How to Treat Koi With Potassium Permanganate

Potassium permanganate, also known as KMnO4, is an oxidiser that is used in treating flukes, parasites, fungi, protozoans and bacterial infections in koi fish and ponds.

If you notice that your koi have skin ulcers, gill disease, protozoan parasites, or are suffering due to poor water quality, potassium permanganate may be an effective treatment for your fish. It can also be used to improve water clarity by oxidising dissolved organic matter in the water.

Disconnect or bypass any biological filtration connected to your pond or fish tank. Potassium permanganate will kill almost all bacteria (99.9%) that it comes into contact with and will ruin the beneficial bacteria colony in your filter.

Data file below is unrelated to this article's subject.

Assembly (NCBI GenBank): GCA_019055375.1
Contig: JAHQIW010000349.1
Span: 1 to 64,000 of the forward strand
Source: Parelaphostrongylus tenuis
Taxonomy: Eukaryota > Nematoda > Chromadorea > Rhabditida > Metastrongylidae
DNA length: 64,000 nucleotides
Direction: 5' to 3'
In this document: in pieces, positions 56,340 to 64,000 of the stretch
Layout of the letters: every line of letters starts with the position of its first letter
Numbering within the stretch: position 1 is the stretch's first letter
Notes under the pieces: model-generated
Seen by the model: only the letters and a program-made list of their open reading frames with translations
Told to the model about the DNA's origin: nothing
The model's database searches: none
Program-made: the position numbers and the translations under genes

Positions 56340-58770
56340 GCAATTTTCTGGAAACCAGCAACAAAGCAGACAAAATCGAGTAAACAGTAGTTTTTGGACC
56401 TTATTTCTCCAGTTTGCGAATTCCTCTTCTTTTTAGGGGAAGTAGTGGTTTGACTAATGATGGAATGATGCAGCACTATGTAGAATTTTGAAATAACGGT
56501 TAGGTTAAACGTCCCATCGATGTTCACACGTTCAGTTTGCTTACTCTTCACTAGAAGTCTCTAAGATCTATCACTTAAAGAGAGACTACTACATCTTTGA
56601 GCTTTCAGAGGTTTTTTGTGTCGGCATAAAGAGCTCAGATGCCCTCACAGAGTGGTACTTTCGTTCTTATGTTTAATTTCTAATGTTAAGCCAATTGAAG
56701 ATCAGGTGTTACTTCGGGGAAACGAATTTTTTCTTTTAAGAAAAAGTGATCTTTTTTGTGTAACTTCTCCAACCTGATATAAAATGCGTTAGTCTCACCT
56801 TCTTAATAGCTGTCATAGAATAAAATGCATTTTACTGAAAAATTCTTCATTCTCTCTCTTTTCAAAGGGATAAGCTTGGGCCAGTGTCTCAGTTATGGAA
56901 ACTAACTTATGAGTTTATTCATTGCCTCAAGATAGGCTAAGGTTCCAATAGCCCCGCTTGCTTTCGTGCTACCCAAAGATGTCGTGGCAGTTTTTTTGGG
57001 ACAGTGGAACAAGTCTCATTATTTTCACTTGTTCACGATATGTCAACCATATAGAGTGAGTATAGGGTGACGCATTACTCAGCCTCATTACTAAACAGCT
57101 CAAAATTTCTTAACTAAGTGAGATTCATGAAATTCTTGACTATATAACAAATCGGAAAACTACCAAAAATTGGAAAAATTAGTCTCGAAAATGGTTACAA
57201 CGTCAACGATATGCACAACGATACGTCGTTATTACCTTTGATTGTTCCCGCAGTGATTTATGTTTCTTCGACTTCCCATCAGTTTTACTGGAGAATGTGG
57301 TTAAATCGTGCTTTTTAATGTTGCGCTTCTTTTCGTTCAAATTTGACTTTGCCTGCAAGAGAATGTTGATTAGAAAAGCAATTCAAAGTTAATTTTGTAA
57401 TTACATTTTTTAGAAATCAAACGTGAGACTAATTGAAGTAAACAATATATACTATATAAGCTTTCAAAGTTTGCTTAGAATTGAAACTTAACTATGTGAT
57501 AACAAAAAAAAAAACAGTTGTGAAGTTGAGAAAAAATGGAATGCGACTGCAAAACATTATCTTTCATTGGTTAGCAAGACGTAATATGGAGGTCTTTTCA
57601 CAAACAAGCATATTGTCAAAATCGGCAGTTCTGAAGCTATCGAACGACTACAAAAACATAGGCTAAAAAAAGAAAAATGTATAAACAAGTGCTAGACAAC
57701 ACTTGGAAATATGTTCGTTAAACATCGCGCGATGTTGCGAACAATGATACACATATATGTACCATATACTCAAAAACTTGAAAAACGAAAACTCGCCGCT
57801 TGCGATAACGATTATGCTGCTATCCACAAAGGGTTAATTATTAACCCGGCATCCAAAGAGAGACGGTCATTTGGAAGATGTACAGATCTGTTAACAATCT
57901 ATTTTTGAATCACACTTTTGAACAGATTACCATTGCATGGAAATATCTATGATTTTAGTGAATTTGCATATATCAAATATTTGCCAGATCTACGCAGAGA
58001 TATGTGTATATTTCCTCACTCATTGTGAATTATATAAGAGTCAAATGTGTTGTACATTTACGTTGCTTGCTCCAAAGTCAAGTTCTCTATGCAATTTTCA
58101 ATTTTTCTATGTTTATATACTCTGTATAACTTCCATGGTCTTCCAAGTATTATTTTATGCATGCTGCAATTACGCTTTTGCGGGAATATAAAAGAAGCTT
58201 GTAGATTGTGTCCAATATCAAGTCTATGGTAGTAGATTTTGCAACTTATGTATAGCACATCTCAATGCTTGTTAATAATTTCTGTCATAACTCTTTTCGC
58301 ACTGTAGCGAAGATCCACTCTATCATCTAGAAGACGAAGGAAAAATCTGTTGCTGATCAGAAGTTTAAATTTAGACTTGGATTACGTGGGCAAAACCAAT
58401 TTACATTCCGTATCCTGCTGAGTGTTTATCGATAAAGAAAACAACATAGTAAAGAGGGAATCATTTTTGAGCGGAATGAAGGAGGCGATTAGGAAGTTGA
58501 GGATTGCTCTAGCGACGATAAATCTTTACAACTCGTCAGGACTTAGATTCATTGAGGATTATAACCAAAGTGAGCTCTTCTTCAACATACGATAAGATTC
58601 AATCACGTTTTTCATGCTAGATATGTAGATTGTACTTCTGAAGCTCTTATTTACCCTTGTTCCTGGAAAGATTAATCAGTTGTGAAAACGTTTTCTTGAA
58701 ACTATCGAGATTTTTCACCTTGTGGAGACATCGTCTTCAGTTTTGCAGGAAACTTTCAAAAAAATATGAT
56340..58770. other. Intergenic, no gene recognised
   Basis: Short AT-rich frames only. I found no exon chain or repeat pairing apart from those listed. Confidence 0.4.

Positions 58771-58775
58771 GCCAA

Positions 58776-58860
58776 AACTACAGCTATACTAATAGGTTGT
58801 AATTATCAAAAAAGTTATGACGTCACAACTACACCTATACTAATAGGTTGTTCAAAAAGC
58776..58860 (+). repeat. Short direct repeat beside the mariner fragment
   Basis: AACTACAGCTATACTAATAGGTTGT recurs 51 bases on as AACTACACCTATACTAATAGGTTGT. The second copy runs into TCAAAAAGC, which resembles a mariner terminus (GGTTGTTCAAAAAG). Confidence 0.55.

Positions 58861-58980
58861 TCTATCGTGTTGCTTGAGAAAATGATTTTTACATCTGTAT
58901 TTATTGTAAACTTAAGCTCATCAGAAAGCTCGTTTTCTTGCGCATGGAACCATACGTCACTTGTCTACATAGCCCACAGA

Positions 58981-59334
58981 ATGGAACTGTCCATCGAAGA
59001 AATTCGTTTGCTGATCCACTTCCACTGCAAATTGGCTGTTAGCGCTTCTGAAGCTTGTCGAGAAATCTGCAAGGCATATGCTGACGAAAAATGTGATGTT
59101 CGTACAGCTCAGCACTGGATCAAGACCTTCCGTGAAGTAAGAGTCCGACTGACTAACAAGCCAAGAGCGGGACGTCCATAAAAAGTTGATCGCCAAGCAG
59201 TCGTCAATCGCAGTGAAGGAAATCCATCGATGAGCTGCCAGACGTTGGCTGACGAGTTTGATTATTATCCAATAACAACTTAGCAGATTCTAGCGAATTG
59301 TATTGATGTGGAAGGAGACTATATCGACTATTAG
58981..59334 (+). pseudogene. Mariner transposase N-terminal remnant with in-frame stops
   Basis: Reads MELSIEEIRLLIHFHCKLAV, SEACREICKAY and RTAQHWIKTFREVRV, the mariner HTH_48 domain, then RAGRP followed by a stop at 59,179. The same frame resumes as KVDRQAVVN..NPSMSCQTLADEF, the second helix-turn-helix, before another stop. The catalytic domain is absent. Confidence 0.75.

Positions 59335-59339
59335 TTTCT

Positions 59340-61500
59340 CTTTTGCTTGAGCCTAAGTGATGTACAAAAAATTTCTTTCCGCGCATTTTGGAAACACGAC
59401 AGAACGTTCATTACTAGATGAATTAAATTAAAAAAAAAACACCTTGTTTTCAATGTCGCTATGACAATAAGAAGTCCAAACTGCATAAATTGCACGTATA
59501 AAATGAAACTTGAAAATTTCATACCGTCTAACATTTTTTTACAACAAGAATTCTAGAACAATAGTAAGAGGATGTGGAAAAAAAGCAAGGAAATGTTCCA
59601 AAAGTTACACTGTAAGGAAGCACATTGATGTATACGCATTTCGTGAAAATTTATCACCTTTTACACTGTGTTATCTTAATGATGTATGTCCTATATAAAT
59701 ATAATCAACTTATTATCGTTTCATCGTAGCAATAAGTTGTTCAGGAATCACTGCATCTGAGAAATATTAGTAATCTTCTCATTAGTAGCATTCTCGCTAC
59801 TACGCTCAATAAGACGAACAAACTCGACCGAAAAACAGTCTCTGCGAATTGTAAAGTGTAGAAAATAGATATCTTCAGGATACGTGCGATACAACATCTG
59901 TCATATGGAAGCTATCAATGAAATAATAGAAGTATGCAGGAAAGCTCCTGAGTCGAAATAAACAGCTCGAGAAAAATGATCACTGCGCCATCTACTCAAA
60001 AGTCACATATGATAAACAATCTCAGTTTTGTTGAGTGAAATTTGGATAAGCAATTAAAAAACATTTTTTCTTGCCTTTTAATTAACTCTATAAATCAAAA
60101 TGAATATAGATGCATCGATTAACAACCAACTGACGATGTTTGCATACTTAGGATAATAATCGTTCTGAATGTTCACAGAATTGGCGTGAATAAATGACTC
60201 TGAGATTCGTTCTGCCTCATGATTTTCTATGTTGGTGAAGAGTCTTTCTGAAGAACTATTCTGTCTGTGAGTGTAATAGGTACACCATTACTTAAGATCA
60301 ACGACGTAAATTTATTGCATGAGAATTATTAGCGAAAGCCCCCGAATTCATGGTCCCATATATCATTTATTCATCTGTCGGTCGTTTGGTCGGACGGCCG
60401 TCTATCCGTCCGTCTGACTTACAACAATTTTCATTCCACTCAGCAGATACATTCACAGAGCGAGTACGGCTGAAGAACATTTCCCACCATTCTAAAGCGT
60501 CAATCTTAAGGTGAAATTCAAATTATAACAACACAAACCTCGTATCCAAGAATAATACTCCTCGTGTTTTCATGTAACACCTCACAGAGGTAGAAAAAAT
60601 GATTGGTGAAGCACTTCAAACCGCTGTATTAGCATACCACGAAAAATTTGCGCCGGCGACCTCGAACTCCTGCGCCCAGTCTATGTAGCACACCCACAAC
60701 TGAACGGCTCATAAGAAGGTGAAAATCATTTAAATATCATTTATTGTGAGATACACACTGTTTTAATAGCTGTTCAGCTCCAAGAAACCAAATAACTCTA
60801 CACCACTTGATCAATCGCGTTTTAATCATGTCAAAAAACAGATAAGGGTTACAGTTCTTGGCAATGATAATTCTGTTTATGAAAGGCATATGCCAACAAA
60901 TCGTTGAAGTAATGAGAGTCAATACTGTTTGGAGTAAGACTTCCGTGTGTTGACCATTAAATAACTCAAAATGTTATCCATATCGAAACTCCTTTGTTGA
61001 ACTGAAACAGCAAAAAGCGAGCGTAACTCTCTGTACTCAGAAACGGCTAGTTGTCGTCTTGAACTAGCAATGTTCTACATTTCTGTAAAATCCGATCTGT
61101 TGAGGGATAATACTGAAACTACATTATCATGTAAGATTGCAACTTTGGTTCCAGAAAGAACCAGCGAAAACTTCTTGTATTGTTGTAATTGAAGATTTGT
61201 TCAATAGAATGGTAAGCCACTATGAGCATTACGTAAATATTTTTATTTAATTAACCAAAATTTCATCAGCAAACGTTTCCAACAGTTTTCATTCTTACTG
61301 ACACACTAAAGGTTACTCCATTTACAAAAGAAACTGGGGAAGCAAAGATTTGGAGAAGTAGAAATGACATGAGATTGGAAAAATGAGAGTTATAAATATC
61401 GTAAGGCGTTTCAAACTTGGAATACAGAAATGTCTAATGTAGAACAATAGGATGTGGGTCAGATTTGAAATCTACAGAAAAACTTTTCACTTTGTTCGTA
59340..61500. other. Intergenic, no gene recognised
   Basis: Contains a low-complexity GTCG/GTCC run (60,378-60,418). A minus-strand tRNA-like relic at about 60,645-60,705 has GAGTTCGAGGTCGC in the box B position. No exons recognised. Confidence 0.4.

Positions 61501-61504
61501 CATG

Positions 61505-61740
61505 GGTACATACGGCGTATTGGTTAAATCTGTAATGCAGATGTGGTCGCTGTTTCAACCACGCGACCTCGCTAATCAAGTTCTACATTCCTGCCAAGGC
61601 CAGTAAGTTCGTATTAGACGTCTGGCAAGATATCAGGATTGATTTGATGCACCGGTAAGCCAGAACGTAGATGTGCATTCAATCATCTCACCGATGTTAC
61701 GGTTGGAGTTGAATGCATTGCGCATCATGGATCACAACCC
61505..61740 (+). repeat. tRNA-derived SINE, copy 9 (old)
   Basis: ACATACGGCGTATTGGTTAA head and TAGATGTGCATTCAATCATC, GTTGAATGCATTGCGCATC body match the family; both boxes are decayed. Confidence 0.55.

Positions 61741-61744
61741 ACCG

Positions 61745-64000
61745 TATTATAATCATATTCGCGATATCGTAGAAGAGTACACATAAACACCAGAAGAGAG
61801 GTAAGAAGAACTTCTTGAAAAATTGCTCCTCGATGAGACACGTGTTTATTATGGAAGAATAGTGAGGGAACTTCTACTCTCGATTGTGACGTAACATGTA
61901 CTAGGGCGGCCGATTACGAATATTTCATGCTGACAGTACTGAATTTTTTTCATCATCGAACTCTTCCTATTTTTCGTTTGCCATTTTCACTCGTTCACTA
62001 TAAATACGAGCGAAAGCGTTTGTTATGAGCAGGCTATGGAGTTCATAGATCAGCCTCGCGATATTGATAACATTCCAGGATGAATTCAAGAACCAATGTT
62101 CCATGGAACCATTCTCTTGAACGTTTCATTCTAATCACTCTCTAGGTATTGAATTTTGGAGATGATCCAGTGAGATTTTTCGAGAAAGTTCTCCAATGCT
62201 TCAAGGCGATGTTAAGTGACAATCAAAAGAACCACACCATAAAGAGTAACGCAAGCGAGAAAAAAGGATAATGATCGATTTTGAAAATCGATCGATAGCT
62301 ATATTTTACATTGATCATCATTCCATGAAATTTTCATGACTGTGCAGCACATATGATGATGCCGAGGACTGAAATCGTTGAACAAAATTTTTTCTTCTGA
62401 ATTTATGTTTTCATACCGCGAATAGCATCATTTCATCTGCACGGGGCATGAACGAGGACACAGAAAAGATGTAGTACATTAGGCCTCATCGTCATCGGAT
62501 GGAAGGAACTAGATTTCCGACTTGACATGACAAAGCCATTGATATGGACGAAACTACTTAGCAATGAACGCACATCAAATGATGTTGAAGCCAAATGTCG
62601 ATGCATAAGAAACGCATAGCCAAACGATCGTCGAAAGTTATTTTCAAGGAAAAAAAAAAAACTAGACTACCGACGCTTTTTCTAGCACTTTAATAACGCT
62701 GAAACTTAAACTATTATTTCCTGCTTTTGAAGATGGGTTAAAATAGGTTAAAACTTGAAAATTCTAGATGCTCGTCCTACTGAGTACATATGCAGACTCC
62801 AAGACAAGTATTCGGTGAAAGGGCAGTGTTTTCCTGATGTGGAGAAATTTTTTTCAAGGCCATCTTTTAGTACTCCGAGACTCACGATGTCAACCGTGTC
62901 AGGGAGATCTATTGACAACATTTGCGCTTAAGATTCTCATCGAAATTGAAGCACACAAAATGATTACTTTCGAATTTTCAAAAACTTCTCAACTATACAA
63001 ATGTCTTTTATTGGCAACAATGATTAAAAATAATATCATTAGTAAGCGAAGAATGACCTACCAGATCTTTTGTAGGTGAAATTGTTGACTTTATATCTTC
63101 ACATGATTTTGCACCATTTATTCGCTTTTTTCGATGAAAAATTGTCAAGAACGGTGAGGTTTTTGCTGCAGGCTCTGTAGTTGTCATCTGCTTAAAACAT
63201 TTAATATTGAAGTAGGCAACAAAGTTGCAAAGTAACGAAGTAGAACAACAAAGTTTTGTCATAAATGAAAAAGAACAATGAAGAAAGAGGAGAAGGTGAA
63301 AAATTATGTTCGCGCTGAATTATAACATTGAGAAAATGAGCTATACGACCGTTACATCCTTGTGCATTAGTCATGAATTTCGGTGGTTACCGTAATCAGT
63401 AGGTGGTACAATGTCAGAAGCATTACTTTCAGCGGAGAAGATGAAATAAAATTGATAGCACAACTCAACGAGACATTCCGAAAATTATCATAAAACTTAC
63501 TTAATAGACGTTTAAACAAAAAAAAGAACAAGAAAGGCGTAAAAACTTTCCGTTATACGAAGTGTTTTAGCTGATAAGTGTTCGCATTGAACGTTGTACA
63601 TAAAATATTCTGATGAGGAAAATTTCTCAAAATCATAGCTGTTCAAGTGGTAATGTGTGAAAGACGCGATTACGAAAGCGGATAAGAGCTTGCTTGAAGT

Aerate your pond or tank with a bubbler or non-biological filter. Good aeration is necessary because potassium permanganate lowers oxygen levels.

Measure out the dosage of potassium permanganate based on label directions according to your pond or tank's water content. You'll need about one teaspoon per 1,000 gallons. Make sure the teaspoon is level and do not overdose.

Fill a bucket with the pond or tank water and mix in your pre-measured dose of potassium permanganate. Be sure to mix thoroughly.

Slowly add the water containing the potassium permanganate back to the pond or tank. Do not pour the water directly onto any of your fish. Treat for approximately five hours.

Check the water's colour. If it is still pink, pour two cups per 1,000 gallons of 3% hydrogen peroxide into your pond or tank to neutralise and deactivate the potassium permanganate. Do not pour directly on your fish.

Restart your biological filtration system after three hours.